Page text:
Inspector Burmann wasn’t looking forward to spending time staying with his distant relative Basil Woods, but there was the issue of an aunt’s inheritance to sort out. He didn’t particularly like Basil, and he didn’t particularly like his wife either, but he wasn’t expecting her to be murdered right in front of him. But when an air-raid siren sends the inhabitants of the flats where the Woods live into the basement and Barbara Woods dies from arsenic poisoning, this is exactly what happens.
Despite the ten people in the basement, it seems that opportunities to deliver the poison were limited to only a few individuals. Superintendent Sinclair of the local CID has one main suspect however – for if Basil was found guilty of killing his wife, then who should come into a juicy inheritance? Burmann finds himself reluctantly investigating the crime, because if he can’t find the murderer, it’s more than likely that it’s his head on the block…
My second read from my recent visit to the Bodleian Library and it’s a continuation of my weird obsession with Belton Cobb. Weird is probably the right word, as Cobb is not a great author. He’s an interesting one, certainly, but definitely not great. He has a fairly standard formula, at least in the Burmann books, where there is a closed circle of suspects – and thus far those circles have been rigidly closed – and through spotting the one key flaw in the whole picture, he gets his man. Or woman. It’s all amiable enough as Burmann circles the suspects, sharing his theories and the flaws therein with the reader as he goes along, until he spots the thing that gives the murderer away.
This one starts off with an odd introduction, namely this:
It’s possible that the change in circumstances – presumably hiding in the basement instead of an air-raid shelter in the garden – is one of the things that caused Cobb to take a break until the war was over, his next book being Double Detection in 1945. It’s also worth noting that it’s been a couple of books since Burmann last appeared (in Inspector Burmann’s Busiest Day) and his behaviour here is a bit odd. Perhaps Cobb was beginning to tire of him? When we next see him, he gains Sergeant Ross as a co-star for two books and then vanishes again for a while as Cobb tries unsuccessfully to get people to catch on to Superintendent Manning.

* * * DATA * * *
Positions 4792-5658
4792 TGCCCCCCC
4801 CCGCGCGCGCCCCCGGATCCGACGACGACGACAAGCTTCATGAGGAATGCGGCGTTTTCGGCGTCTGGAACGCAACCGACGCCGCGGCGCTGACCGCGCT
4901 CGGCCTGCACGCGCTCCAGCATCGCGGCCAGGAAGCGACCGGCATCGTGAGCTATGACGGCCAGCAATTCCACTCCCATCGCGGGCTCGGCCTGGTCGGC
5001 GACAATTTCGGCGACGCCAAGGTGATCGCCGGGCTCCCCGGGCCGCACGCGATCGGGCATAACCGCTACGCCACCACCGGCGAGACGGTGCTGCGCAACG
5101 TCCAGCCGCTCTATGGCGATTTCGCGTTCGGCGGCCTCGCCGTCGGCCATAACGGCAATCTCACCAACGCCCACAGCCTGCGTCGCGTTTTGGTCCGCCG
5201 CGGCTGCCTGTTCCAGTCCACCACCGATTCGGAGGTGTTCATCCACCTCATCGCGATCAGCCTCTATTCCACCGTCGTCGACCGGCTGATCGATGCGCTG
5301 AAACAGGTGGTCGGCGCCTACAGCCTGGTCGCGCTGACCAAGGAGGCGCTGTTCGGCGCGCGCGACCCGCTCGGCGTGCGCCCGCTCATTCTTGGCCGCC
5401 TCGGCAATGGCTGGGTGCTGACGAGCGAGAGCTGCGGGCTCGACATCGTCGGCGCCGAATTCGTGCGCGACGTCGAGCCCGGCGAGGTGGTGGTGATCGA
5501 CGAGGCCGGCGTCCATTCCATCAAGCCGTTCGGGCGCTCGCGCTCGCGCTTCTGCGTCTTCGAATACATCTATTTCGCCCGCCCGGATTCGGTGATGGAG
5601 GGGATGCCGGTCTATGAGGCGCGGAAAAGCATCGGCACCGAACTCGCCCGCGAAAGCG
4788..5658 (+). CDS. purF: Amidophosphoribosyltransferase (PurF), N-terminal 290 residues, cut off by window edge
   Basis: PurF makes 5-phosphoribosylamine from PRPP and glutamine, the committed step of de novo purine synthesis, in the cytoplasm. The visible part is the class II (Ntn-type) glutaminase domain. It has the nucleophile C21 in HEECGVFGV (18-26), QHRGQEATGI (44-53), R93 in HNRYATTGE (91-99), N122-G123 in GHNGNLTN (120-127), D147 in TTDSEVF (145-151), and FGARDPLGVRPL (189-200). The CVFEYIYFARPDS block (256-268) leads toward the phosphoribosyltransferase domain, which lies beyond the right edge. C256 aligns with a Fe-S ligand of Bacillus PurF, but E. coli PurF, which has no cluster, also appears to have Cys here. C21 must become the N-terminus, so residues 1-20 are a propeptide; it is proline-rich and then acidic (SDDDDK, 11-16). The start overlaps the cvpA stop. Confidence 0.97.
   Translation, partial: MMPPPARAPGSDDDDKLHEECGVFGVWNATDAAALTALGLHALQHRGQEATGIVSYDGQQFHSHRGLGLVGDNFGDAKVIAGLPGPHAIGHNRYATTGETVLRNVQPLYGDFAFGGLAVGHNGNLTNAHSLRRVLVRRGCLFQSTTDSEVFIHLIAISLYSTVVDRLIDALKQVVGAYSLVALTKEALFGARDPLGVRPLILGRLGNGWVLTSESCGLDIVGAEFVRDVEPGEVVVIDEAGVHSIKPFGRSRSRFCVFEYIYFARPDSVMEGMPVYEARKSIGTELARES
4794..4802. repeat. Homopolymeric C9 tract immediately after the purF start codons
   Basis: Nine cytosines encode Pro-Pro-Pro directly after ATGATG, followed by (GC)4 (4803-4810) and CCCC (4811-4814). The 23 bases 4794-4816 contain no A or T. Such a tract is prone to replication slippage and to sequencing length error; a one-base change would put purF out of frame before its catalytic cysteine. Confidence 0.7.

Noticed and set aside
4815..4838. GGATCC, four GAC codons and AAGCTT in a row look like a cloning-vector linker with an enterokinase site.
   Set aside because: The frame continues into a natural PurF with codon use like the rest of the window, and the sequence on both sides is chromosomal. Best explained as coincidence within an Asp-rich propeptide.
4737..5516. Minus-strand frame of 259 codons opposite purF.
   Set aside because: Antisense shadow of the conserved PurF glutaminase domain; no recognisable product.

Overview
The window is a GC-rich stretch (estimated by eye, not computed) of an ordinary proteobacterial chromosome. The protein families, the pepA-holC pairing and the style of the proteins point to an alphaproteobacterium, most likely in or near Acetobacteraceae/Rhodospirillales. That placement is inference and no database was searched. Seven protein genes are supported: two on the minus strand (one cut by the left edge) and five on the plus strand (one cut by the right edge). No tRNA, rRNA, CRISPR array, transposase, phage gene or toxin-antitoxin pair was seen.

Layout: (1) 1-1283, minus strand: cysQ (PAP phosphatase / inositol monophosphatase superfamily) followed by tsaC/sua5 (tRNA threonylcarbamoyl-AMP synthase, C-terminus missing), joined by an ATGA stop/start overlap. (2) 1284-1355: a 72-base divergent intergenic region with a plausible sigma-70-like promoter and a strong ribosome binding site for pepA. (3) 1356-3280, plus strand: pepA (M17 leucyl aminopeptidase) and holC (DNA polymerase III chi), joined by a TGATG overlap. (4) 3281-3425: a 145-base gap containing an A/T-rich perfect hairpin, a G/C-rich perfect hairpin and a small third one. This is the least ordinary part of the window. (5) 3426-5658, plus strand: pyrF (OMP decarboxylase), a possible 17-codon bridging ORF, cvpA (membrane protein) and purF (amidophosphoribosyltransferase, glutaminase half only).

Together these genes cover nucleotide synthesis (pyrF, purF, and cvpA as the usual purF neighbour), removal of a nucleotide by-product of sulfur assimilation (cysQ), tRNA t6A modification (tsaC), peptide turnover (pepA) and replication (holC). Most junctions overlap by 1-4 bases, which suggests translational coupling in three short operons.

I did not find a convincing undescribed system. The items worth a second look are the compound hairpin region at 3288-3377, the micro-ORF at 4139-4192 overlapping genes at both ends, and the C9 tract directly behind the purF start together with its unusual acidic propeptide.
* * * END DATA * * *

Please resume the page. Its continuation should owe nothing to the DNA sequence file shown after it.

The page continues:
Here, Burmann is acting a bit oddly at the beginning. He doesn’t want anyone knowing he’s a policeman and is determined to keep his head down rather than get involved in the investigation. It’s only really when Sinclair decides that Burmann is the chief suspect that he decides to put his brain into gear. That seems to take an absolute age, as you could make a case that the “Black Out” of the title refers to Burmann seemingly being unable to focus on the case.
This one, to be honest, is disappointing. It’s never clear why Sinclair lets Burmann in on all the developments of the case when he genuinely thinks he’s the murderer, apart from us to follow the investigation. There’s also the more pressing problem is that the mystery just isn’t that interesting. There are ten people stuck in the basement when the murder happens and, including Burmann, exactly three of them are suspects. Maybe one or two others come under the magnifying glass briefly, but this is underlined at one point near the end of the tale when Burmann speaks to one of them, realising that he hadn’t seen her since the basement. The truth of the case… I won’t go into spoilers, but it just isn’t that interesting. Maybe it would have worked better in a short story.
Oh, for anyone following Burmann’s love life, at this point he is still going out with his girlfriend from No Alibi, who was a deeply annoying character in that book. She vanished thereafter, but here helps to strengthen his motive, as she is described as being unwilling to marry him until he is getting more money that he would get as a policeman. What a charmer!
So, nowhere near the best that Cobb gets and something of a disappointment.